FOR YOU WILL NOT LEAVE MY SOUL IN THE NETHER WORLD, NOR WILL YOU GIVE YOUR HOLY ONE TO SEE CORRUPTION (Ps. 16.8).  This verse from the Psalter is quoted in the first re­corded Christian sermon, given by St. Peter following Pentecost.  It is one of five citations employed in this talk taken from the Book of Psalms.  The function of these texts is to serve as proofs showing that the life, death and resurrection of Jesus Christ fulfilled the prophecies of the Old Testament.   Prophecies of these events were made by the authors of the psalms as well as by the pro­phets whose words are also adduced in the course of his talk.  Thus the Psalter play­ed a pro­minent role in preaching from the very beginnings of the church; it was read primarily as a book of pro­phesy, not of praise and prayer. This was the function it served not only in its use by prea­chers, but also in the way it was employed in the liturgy. 

Prior to the end of the second century, the Psalter seems not to have been used to any large extent as prayer at the liturgy, as far as we can infer from the evidence that is preserved, but read in the same way as the prophetic books.  The Book of Psalms served to show that Jesus fulfilled utterances by the psalmists that were considered to be prophetic.  Their words indicate in advance his identity as God’s Son (Psalm 2), foretell his passion in certain detail, his violent death and his victorious resurrection. The prophet Isaiah, is important in providing prophetic interpretation of the meaning of Jesus’ paschal mystery, is utilized for this purpose frequently; however, he is second to  the psalms in frequency of use  by New Testament authors.  

Moreover, as St. Paul makes clear in his letter to the Ephesians, the psalms were also used for worship in private prayer, and possibly, to some degree in the liturgy as well.  “ filled with the Spirit, singing to one another with psalms, hymns, and spiritual canticles, singing and chanting to the Lord in your heart (5: 18, 19).”   Paul in this connection is but following the example of Jesus who on the cross prayed to his Father with the words of Psalm 22: “My God, my God, why have you forsaken me?”, and who sang a hymn, possibly taken from the psalter, with his apostles just before he went to the garden of Gethsemani where his passion was about to begin (Mt 26: 30). 

Of all the Old Testament books The Psalter, in fact, is the book most frequently cited by New Testament authors.  Jesus himself quotes from the Psalms more than from any other of the inspired writings.  In addition to their prophetic function which is their dominant use, the psalms are cited in contexts that show they were also used in private prayer of various kinds- praise, petition and lamentation. This appears quite strikingly in the Magnificat and Benedictus Canticles both of which contain a number of phrases taken from psalms.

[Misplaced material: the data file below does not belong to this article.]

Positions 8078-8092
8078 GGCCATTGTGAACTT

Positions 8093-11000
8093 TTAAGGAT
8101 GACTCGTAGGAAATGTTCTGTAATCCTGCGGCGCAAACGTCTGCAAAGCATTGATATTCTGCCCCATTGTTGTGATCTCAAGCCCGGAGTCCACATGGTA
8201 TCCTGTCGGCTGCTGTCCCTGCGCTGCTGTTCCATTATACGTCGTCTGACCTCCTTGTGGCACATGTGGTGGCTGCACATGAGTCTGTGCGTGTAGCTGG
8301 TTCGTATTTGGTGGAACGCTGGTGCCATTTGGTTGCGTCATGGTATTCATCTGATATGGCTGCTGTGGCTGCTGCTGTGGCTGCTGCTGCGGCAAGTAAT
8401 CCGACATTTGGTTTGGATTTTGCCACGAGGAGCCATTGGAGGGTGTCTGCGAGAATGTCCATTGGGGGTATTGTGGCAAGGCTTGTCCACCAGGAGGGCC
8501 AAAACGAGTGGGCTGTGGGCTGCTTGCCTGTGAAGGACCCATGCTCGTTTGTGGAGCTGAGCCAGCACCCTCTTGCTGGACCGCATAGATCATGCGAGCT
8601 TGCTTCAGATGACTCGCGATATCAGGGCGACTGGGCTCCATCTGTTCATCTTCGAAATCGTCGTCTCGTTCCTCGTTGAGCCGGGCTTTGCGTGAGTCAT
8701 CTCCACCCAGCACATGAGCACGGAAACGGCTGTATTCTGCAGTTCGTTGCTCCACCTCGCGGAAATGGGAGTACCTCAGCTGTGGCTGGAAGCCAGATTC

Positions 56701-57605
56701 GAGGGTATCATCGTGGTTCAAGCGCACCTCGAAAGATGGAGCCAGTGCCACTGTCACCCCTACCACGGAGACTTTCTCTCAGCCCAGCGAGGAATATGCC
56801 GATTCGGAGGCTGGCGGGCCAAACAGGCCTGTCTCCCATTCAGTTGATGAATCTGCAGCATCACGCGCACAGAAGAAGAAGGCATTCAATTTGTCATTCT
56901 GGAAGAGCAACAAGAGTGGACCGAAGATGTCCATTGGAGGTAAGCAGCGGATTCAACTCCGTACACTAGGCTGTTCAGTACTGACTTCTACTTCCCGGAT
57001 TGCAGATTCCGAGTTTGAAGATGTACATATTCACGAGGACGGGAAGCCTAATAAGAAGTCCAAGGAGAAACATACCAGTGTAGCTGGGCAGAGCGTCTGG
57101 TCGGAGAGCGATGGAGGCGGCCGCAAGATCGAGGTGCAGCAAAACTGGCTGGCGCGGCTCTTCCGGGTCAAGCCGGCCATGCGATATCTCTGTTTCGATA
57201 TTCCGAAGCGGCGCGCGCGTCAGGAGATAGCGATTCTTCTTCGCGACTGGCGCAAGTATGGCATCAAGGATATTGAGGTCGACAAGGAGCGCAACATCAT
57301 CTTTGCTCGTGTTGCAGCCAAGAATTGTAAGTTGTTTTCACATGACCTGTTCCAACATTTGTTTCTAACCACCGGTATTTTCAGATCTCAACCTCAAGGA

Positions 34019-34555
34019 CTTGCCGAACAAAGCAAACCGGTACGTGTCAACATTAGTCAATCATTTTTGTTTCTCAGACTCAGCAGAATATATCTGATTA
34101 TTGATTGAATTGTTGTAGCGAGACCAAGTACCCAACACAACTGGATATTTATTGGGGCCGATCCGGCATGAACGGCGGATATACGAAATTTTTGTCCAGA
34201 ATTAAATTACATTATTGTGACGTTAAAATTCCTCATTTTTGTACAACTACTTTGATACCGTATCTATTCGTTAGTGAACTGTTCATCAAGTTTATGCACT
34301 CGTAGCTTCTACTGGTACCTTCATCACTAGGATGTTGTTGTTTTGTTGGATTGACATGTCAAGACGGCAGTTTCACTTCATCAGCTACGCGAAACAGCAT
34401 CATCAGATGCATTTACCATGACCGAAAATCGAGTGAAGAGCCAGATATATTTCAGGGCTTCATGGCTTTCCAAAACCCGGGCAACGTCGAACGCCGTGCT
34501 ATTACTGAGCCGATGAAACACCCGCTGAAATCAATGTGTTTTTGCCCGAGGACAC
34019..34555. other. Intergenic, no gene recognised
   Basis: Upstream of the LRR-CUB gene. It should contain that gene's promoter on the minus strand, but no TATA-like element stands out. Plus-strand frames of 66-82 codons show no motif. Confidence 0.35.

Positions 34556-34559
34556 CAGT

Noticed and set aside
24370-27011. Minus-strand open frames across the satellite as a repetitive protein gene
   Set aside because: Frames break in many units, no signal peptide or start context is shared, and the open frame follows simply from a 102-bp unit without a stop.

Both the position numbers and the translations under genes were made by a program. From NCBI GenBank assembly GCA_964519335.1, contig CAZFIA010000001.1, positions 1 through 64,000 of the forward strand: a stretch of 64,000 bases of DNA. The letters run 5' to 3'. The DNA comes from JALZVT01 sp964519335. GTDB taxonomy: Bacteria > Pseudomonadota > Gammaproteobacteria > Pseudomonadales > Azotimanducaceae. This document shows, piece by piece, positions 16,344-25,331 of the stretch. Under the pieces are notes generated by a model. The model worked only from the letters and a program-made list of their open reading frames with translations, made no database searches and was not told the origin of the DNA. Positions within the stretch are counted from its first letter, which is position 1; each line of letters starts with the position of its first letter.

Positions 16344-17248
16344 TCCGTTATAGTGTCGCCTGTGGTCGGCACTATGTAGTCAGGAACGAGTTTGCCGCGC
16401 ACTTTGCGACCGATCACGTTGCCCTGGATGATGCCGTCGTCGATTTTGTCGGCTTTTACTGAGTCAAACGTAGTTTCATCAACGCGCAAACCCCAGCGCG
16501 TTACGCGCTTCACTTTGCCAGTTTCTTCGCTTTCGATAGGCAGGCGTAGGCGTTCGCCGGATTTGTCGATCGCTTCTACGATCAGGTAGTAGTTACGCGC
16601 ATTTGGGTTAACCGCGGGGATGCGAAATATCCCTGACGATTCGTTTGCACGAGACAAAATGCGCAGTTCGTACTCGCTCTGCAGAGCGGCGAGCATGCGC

We take it for granted that the Psalter provides the body of the Divine Office at each of the hours, and it does not seem strange to us that this is so, yet, attentive consideration suggests the situation of the primitive church made the use of the Psalter problematical, even contradictory to its mission. (cf. Balthasar Fischer, “Le Christ Dans Les Psaumes” La Maison-Dieu 27 (1951) p. 88, 89 for this and certain of the following views on early history of the Christian use of the psalter.). Contrary to common belief, the early Church did not take over the psalter as its prayer-book from the synagogue; there were serious obstacles of a theological kind as well as the fact of religious and social opposition by the Jews  to Christian belief and ways of life be over­come before this development could take place  The early Chris­tians were very conscious of having entered into a new and definitive covenant with God in accepting Jesus as his Son and envoy.  This fresh relationship, established by Jesus who gave the Eucharist as a sign and memorial of what he himself termed The New Covenant, abrogated the former Sinai Covenant. This took place, not through negation of the former covenant, but by fulfilling and perfecting its fundamental ten­dency, by  ethical holiness of life, and by forms of worship of the true God in spirit and truth.   However, the psalms were all written before Jesus’ birth and accordingly have no historical references to his person or work; only in so far as they are prophetic do the psalms speak of Christ.  None of the psalms has an overtly Christian content: none is ad­dressed directly to Jesus, still less to him as Lord and Son of the eternal Father, none depicts the historical Jesus as praying, or refers to his person as a mediator with the Father on behalf of his people.